By Julee Cobb
Travis Balthazor, Kansas State Polytechnic’s UAS flight operations manager, prepares students for the written FAA exam during the program’s Part 107 training course.
Kansas State University’s Polytechnic Campus is expanding its unmanned aircraft systems program to now include a weeklong course centered on the Federal Aviation Administration’s new Part 107 regulations.
Designed to prepare professionals for remote pilot in command certification, Kansas State Polytechnic is offering a UAS commercial pilot training course from Monday, Oct. 17, through Friday, Oct. 21, focused on FAA guidelines proficiency, flight safety and development of standard operating procedures. The course was created in response to the recently instituted Part 107 rules for commercial use of small unmanned aircraft, specifically the required written FAA exam for anyone without a manned pilot certificate.
“Under the FAA’s Part 107 mandate, anyone who wants to fly for commercial operations without obtaining a manned certification must demonstrate, through a written test, the ability to safely conduct those operations; however, much of the material in the test is complex and covers topics those outside the aviation industry might not understand,” said Kurt Carraway, executive director of Kansas State Polytechnic’s UAS program. “We believe there is validity in offering a personalized experience where interested UAS operators can connect with our program experts and have their questions answered immediately. It is also a tremendous opportunity to answer questions about complex airspace and other subject matters that can be confusing to new aviators.”
During the first three days of the commercial pilot training course, students receive in-class instruction specifically on elements covered in the written FAA exam, such as different classes of airspace, meteorology, weather, UAS performance, loading and center of gravity, and Part 107 itself. On the fourth day, students will take the required exam in the campus’s FAA test center. The remaining day and a half is spent conducting flight training in one of the nation’s largest enclosed UAS flight facilities, which is on campus, and creating essential documents for safe operations, like standard operating procedures, a preflight checklist and flight logs. After students successfully complete the FAA exam and the course, they will receive a remote pilot in command, or RPIC, certificate from the FAA.
Spencer Schrader, right, a junior in the K-State Polytechnic UAS program, works with Wayne Scritchfield of Kirkham Michael on his piloting skills.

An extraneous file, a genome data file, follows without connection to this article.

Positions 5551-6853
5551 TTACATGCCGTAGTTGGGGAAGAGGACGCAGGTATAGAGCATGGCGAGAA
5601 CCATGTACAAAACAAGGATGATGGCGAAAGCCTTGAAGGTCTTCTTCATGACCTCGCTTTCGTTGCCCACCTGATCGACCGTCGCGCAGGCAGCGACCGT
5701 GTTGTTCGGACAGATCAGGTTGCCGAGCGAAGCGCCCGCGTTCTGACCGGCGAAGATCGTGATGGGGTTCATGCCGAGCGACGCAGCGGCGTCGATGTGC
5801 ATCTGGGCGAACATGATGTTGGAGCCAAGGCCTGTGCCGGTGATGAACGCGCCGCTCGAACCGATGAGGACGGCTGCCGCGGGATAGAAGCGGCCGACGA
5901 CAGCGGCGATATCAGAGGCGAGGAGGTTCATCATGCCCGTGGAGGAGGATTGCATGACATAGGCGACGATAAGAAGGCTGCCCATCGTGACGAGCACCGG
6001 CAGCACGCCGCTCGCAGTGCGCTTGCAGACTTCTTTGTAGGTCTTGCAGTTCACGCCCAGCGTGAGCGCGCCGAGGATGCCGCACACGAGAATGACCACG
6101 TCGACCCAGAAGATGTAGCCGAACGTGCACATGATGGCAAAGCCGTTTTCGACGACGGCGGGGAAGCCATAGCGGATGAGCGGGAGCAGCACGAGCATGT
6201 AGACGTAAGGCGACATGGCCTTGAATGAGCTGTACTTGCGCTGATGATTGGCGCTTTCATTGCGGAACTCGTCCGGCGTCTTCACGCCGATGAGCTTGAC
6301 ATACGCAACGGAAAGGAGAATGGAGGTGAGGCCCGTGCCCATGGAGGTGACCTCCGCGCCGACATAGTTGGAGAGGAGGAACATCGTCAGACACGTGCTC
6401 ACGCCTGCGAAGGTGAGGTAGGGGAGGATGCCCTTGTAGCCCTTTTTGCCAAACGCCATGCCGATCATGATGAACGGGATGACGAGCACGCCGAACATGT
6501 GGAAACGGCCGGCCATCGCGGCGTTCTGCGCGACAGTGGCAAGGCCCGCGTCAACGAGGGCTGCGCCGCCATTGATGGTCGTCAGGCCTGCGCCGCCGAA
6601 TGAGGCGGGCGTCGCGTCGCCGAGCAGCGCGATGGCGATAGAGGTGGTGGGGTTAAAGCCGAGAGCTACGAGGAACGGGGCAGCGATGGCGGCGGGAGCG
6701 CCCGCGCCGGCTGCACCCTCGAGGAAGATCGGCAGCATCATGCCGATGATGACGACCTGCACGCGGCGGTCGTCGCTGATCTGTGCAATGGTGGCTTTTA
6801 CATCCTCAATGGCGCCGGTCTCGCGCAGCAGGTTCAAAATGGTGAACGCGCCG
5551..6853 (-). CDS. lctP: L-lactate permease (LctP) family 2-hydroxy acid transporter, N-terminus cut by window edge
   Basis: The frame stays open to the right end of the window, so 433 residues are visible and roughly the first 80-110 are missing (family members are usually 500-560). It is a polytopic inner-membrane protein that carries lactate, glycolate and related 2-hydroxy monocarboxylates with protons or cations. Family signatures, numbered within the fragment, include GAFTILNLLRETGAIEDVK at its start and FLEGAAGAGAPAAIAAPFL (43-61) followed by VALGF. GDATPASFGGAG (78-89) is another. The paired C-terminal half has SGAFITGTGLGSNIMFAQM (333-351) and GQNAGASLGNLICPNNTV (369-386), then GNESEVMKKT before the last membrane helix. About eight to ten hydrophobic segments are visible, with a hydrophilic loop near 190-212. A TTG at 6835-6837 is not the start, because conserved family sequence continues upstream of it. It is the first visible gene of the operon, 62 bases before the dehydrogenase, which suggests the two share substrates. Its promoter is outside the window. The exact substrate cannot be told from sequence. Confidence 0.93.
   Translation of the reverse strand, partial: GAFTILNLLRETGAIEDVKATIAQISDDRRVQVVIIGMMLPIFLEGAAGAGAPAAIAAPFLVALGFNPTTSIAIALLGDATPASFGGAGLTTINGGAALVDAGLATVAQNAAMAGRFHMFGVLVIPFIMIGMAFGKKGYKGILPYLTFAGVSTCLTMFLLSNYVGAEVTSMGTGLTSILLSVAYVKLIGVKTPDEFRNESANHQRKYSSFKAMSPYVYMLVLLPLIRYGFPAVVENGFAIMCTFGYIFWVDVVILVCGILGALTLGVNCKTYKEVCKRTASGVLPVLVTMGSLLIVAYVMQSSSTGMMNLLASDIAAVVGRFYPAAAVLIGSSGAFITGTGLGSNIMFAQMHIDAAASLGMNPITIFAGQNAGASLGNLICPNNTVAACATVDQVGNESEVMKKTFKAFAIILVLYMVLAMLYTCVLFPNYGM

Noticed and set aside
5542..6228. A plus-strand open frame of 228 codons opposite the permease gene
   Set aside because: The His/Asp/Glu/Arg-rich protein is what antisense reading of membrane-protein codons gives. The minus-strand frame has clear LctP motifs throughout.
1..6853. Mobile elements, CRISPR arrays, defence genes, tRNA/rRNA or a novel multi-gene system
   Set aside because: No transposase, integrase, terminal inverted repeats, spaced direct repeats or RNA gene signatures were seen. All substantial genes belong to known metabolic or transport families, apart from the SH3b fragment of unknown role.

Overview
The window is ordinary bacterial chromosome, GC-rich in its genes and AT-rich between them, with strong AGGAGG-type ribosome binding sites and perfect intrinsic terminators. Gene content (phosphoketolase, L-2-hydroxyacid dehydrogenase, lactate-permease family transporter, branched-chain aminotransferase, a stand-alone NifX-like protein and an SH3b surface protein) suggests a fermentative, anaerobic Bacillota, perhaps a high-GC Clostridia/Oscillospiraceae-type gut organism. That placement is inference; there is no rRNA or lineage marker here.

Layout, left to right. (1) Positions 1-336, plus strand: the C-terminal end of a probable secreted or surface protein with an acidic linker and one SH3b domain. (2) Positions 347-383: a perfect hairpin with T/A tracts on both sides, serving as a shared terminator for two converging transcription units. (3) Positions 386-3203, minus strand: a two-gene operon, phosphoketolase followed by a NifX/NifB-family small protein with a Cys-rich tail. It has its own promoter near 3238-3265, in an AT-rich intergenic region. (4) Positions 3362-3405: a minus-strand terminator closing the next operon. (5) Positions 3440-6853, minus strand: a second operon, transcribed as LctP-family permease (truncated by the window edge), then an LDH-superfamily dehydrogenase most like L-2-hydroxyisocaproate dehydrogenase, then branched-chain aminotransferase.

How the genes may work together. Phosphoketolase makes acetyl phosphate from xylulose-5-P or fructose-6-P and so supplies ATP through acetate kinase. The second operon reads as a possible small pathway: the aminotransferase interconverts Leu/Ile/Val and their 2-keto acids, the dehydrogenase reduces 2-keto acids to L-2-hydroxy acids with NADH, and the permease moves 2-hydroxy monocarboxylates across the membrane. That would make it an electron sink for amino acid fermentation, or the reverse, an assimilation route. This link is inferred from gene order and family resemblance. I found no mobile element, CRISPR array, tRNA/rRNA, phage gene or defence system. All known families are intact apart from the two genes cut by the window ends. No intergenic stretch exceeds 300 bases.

Kansas State Polytechnic launched its first commercial pilot training course on Aug. 30, the day Part 107 went into effect. Two employees of Kirkham Michael, a civil engineering firm based in Ellsworth, with offices throughout the state and in Nebraska and Iowa, attended the five-day course in preparation of their company using UAS technology for data collection, 3-D modeling and surveying crop health.
“This UAS course has prepared us to help Kirkham Michael become the frontrunners in our industry with new technology offerings,” said Wayne Scritchfield, a registered land surveyor with the company. “Along with studying for the exam and then becoming certified, we received valuable assistance with setting up standard operating procedures and flight logs, which the FAA wants to see from professionals utilizing unmanned aircraft in their work. I had also never flown before, so it was very beneficial to have personal instruction where I could work through any learning objectives.”
All of the participants expressed that the course is a convenient way to network with other individuals and companies looking to use UAS technology for a variety of applications, which could lead to future collaborations of resources.
Wayne Scritchfield, right, and Jerry Froese, top, both of Kirkham Michael, get hands-on UAS training in K-State Polytechnic’s netted flying pavilion.
The cost of the commercial pilot training course is $1,400 for individuals, with a discounted rate for companies sending multiple attendees. The cost of the FAA exam is an additional charge. More information on the course, including registration and travel arrangements, can be found at polytechnic.k-state.edu/profed/suas.
Kansas State Polytechnic received the country’s first Section 333 exemption for flight training in November 2015, allowing the UAS program to create and conduct an extensive flight training program for students and outside entities before the FAA-agreed upon Part 107. Along with the upcoming commercial pilot training course, Kansas State Polytechnic has been providing companies such as SkySkopes, an unmanned flight services company in North Dakota, with multirotor flight training; has been offering a UAS multirotor hobbyist course; and has implemented structured flight training curriculum for students in Kansas State Polytechnic’s UAS bachelor’s degree program.
To learn more about Kansas State Polytechnic’s UAS training offerings, including customizable courses, contact the campus’s professional education and outreach department at 785-826-2633 or firstname.lastname@example.org. To inquire about UAS research opportunities, contact Carraway at 785-826-2624 or email@example.com.